and sometimes poetry

Fair Game (2010) | Review by Mark Leidner

Fair Game suffered from a fair bit of documentary syndrome. That’s when a movie is boring because the stage of the events it depicts is the very reality you go to see the  movie in. So in a way, you always know a documentary’s outcome—everything that happens in non-fiction cinema necessarily culminates in only one thing—your attendance to the movie the event spawned. Whereas in a fictional thriller like the far superior but much lower-rated The Next Three Days, the world of the movie is not your world, and so its ultimate outcome remains unknown until you see and hear it. Therefore fictional movies create a porous experience into which you can be absorbed, but non-fictional movies only add another layer of reality to an already layer-packed reality.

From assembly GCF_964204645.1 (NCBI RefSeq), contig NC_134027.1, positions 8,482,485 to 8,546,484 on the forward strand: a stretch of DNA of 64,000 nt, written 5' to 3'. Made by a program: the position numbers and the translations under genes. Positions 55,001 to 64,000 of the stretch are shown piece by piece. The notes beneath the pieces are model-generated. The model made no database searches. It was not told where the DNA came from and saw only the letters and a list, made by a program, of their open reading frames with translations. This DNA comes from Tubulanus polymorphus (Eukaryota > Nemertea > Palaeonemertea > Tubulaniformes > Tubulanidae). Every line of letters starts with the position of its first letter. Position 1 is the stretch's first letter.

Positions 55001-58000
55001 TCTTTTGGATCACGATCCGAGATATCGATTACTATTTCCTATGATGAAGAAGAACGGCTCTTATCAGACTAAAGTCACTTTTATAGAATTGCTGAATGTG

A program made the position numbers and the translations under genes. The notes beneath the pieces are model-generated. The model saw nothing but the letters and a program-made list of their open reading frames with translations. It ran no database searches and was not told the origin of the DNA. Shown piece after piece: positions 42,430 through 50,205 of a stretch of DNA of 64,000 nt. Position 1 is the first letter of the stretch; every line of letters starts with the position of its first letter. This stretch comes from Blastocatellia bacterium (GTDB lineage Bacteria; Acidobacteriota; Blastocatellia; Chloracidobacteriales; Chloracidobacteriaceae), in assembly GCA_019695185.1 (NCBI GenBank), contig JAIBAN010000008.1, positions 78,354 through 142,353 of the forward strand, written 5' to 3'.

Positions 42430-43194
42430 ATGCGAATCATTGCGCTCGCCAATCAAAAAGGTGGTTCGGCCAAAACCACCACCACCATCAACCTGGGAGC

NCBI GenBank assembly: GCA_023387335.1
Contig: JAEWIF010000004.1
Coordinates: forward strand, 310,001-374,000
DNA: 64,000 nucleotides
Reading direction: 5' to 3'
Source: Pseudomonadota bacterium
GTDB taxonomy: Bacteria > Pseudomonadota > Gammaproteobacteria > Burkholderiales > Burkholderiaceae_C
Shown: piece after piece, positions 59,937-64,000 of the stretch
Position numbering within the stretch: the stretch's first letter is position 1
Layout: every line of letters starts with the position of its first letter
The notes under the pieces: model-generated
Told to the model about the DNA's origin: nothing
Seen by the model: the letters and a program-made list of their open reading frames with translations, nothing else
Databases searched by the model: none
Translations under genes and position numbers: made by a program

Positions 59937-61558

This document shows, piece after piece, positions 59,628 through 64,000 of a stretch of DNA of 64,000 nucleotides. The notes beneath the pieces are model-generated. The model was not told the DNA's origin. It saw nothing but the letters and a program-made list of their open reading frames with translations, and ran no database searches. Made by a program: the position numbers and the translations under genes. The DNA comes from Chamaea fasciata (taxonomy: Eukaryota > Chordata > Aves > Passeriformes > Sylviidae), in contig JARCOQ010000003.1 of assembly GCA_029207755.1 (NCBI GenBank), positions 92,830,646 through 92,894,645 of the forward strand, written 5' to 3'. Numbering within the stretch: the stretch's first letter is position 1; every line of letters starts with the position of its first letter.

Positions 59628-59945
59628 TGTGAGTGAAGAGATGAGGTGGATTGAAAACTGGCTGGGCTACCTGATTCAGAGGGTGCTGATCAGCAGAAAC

Naomi Watts and Sean Penn both give good but not spectacular performances only because their characters are rarely challenging. There is a final scene where Naomi and Sean have a tearful face-off / embrace that I found beautiful because the  complexity of each of their characters was finally fully inhabited. I actually got a little teary and I hope  Hannah didn’t see this, although later in the car I told her this was my favorite scene and she was outraged—as if I had just confessed to having lied about WMDs. Unfortunately Fair Game presents little of this dark footnote in American History in a refreshing way. The media is shrill and vapid, the Republicans are slimy, the war is wrong, the heroes are good, the truth is buried. All of which is and was true, but because the livid liberals and smug moderates this movie was made for already felt that way about it, this was a bit like eating popcorn while watching a 108-minute mirror.

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